Co-operation is productive of much good. That is the experience not only of the German Societies in America, but also of the bureaus of emigration in the old world, and especially of the emigration authorities of the free imperial cities of Germany. And we hope that co-operation between these organizations will protect immigrants against swindlers.

    We warn all immigrants against buying farms or smaller parcels of land unless the seller tenders a valid abstract, and we emphasize the necessity of having the abstract examined by competent persons; for an abstract is the only official document which protects the purchaser. Furthermore, let no purchaser be persuaded to pay for the examination of the abstract, since the 8seller is legally obligated to defray the cost of such service. It is not sufficient to have a warranty and deed; one must have a legal title. It is also necessary that all debts on the property in question be liquidated, and that such liquidation be attested to by the issuing of a quitclaim deed, before payment for the property is made and ere the pertinent documents have been recorded. Recording should take place immediately after this procedure. One should not be too hasty about buying land, and should give due consideration to the effect of climatic conditions upon health before consummating the transaction. Good soil and good water are prime requisites. It often costs more that the land itself is actually worth to bring wooded or shrubbed land under cultivation, and it is easier to break rolling prairie soil.

    The farmer should make but very moderate use of credit; it is better to have twenty acres of unincumbered land than three hundred acres that are mortgaged for three hundred dollars, for to have debts is like having a rope around one's neck. Failure of harvest, sickness in the family, loss of horses or 9cattle are all sufficient to put the property in the hands of the sheriff, for there are still scoundrels who know how to make the position of unfortunates untenable by raising the interest to twenty five dollars per one hundred dollars and by other diabolical means. On the other hand, the farmer who is not harrassed and hampered by debt can make a good living, can look forward to a rich harvest, can improve upon his property, and even lay aside a sum for a rainy day, or for the days when he can work no more.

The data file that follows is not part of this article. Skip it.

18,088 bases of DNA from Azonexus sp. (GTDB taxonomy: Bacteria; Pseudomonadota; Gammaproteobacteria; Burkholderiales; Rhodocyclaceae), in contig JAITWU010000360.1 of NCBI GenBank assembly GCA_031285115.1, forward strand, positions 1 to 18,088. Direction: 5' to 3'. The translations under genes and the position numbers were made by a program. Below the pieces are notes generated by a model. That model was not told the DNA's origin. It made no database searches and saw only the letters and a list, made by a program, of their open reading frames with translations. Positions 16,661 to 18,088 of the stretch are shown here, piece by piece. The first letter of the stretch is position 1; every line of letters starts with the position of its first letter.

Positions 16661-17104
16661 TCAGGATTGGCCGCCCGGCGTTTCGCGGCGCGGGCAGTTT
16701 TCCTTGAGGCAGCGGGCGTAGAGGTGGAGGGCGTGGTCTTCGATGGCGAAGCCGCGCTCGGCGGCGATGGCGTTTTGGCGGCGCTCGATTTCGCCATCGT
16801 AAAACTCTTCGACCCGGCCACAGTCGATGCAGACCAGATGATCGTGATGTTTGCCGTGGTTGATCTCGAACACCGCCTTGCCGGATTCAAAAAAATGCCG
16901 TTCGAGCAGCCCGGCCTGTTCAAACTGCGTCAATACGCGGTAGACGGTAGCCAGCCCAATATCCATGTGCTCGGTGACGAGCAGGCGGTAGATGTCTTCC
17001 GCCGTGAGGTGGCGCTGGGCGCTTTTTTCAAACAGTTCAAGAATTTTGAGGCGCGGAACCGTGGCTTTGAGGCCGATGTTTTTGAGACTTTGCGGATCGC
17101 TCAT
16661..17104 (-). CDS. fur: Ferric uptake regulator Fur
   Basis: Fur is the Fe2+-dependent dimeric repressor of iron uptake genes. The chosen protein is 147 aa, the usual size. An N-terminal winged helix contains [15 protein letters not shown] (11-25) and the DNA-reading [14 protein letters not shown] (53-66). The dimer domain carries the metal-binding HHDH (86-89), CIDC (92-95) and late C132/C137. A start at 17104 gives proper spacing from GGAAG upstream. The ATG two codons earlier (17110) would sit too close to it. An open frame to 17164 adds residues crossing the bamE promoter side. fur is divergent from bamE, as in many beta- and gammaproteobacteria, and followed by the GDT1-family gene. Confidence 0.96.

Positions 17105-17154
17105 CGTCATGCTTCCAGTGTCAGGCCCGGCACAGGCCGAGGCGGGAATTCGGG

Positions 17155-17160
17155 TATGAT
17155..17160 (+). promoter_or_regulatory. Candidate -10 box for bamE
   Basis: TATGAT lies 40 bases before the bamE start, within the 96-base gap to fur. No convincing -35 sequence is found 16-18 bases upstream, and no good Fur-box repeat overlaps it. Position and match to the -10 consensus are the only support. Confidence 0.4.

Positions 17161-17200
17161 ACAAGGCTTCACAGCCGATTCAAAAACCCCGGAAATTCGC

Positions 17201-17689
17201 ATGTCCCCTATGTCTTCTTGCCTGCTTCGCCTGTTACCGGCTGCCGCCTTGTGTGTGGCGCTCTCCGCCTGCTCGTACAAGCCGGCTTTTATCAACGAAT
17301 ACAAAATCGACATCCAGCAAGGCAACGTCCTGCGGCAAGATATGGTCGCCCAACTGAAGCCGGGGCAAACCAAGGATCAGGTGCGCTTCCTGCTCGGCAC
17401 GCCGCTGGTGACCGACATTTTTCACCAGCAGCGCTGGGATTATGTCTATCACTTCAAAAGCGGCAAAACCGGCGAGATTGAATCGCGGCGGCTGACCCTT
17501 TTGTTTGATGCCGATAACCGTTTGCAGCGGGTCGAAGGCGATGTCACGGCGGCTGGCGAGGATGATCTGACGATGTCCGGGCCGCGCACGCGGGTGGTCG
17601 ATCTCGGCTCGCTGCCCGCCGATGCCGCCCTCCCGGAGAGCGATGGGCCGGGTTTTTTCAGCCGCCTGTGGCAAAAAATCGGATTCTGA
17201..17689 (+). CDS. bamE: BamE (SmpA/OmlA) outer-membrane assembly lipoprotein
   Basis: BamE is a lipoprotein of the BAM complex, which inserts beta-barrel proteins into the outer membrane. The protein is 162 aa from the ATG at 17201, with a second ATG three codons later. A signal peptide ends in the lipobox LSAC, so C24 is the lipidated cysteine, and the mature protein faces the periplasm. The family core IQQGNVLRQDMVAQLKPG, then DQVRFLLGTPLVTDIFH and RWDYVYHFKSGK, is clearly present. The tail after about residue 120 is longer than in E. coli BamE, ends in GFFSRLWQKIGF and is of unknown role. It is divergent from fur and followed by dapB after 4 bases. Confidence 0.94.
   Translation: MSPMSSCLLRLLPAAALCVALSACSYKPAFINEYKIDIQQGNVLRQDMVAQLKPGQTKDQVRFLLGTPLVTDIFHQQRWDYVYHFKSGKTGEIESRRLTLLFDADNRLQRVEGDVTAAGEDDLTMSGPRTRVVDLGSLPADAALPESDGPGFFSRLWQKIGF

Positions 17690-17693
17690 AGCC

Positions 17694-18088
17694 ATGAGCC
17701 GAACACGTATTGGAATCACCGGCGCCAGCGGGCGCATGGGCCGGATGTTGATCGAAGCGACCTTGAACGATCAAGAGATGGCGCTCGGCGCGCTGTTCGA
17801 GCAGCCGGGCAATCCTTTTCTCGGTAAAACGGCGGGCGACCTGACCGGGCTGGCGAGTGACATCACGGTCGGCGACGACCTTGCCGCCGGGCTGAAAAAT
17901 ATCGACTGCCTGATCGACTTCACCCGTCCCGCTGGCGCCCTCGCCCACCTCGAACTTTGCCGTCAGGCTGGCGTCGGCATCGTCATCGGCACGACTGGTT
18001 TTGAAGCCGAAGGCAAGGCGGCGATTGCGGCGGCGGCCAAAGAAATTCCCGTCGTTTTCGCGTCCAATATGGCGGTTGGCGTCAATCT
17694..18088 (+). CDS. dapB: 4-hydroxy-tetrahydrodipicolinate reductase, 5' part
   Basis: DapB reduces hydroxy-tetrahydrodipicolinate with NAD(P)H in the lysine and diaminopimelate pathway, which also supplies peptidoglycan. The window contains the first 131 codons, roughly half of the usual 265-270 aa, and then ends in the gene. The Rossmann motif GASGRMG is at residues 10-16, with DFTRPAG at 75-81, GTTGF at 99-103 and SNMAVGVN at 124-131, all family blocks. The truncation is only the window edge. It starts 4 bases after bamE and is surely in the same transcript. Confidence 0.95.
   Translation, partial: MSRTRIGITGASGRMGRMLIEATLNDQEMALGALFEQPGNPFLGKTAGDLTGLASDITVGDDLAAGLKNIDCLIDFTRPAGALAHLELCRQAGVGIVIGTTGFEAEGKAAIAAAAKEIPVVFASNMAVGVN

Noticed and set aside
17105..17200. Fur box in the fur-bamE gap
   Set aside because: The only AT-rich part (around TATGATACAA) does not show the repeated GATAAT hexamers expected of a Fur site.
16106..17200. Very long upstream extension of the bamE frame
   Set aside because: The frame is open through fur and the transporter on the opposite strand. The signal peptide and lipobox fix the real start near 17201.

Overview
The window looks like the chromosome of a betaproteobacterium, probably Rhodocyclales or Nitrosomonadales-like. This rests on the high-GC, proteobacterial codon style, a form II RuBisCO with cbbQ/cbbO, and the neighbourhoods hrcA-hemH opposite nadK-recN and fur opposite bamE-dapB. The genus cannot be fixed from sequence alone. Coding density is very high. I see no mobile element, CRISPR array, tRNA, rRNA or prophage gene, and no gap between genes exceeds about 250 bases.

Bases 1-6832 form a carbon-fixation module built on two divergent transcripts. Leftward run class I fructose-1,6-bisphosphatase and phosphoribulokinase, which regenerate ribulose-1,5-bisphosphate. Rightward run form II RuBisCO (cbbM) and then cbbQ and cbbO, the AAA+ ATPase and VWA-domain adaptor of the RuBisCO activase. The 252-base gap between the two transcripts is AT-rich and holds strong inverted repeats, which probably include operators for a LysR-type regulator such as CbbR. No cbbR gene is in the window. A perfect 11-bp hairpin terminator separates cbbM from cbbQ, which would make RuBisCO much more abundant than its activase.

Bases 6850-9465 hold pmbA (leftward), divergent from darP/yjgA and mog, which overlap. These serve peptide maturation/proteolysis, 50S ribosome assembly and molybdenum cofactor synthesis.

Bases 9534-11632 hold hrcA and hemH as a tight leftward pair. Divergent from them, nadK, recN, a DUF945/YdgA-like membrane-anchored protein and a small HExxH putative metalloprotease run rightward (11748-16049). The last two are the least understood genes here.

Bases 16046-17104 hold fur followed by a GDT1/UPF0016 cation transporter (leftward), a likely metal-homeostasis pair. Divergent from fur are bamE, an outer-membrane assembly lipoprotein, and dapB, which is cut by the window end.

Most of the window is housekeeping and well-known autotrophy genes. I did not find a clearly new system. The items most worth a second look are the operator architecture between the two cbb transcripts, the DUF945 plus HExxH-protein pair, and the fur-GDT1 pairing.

There is one rule which may be considered a norm for every farmer--poor soil is not ungrateful, but they who occupy it will never grow wealthy; but good, rich soil makes work easy and yields riches in good harvests. Whenever possible a prospective purchaser should select a farm which is correctly proportioned with reference to meadows, woods, and land under cultivation; for one element is as necessary as the other, and if one is entirely lacking, the farm cannot be operated at a profit. An eighty acre farm should contain forty acres of land under cultivation, fifteen acres of meadow, and twenty-five 10acres of wooded pasture. It could be operated without many hands, excepting during harvest time.

    If one finds and buys a farm which has no wooded plot, it will be necessary to purchase a grove of two to five acres, in the vicinity, in order to have trees for fuel and lumber, otherwise it will be necessary to continually pay cash for this material, or to make debts; and let everybody beware of either, if he wants to be successful.

    A wise buyer will also give much attention to suitable places for erecting a house and other necessary buildings. Dry places on high parts of the farm should be chosen for the house and barns, so that the water can drain off and man and beast are amply protected against dampness. If the drainage is good it is possible to put a good cellar under the buildings, and a dry cellar is of very great value to a farmer.